On 26 November 2012 15:55, Carl Smith <carl.in...@gmail.com> wrote:
> Hi all
> This is my first post to this list, so thank you for all your work.
> After suggesting using zip files to move our projects around, I was
> told that you can not zip a git repo without loosing all the history.
> This didn't make sense to me, but two people told me the same thing,
> so I wasn't sure. I think they may have been confusing the zipped file
> you can download from GitHub with a zipped git repo.
The basics of it are as follows, a little simplified to hopefully make it clear
Git uses a working directory that contains the files which you are
working on. These get converted into a snapshot when you commit, and
these commits form the history of your project. These snapshots along
with everything else that git needs to work are stored in the git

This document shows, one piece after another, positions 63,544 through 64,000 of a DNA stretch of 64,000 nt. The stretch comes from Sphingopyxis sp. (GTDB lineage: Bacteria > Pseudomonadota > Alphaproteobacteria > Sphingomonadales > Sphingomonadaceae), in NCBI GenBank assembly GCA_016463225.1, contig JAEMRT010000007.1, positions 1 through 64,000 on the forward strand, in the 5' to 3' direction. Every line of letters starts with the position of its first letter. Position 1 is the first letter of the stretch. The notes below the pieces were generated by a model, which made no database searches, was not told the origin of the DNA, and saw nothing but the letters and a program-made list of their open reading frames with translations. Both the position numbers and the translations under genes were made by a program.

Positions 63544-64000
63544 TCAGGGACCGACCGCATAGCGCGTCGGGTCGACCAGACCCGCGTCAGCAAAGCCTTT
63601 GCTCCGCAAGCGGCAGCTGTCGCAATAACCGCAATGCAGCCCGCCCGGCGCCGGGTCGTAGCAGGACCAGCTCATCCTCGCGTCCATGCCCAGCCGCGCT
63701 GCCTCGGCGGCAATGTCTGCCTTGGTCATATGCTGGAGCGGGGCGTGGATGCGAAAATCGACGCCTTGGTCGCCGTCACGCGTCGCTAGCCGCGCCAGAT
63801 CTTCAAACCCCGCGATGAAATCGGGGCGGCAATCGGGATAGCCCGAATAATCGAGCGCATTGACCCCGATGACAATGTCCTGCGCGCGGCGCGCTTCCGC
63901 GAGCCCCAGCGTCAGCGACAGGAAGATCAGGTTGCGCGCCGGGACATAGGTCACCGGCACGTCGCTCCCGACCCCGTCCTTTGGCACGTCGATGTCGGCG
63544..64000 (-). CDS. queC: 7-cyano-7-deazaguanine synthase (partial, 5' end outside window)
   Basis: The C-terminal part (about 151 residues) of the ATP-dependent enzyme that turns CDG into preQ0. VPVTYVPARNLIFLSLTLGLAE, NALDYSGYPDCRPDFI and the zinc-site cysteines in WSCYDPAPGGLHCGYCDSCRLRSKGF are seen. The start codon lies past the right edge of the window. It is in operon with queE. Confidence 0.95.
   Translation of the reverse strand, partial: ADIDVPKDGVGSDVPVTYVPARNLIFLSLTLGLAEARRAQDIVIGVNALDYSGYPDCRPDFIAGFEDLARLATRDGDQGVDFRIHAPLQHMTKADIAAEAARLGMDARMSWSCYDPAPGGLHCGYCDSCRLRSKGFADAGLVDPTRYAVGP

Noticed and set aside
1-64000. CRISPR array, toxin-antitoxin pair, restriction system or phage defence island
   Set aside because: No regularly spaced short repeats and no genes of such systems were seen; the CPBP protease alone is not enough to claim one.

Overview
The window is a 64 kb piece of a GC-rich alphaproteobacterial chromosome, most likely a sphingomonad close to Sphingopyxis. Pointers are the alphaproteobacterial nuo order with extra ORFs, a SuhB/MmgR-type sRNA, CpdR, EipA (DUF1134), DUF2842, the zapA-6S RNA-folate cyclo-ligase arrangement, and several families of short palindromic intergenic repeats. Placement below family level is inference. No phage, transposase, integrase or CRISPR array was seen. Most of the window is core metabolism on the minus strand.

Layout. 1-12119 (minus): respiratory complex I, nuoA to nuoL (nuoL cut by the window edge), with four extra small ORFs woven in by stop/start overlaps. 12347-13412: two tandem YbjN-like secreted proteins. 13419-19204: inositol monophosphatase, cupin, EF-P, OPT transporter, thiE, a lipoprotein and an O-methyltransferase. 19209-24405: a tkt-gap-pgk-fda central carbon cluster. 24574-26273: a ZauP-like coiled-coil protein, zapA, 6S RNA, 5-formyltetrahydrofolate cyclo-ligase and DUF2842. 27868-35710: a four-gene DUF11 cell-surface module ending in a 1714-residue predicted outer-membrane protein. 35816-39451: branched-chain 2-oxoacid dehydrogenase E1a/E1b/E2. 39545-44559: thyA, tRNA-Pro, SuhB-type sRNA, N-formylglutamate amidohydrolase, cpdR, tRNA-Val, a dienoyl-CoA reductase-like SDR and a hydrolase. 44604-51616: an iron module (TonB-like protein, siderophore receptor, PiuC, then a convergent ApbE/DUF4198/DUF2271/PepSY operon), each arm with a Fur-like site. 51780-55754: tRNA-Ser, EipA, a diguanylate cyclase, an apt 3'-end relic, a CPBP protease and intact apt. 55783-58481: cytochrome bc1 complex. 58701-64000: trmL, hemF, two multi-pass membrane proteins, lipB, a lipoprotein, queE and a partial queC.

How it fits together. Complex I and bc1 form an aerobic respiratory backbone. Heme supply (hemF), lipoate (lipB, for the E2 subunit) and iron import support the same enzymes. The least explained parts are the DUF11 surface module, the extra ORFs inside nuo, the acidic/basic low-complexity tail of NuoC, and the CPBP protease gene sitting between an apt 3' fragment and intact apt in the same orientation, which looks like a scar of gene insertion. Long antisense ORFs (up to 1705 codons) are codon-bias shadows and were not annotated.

directory, often called ".git".
When you zip the files you are working on you are creating a manual
snapshot of your project. If you zip the git directory you are
compressing the entire git repository and this has enough information
to recreate your entire history. If you zip both of them you get your
history as well as any changes that have not been committed yet. When
a server holds a copy of your repository it will not include a working
directory at all, but instead just the git directory. In this
situation the git directory will often be called the same name as the
The zip from GitHub does indeed only contain the working directory,
and so doesn't include the history.
Hope that helps!
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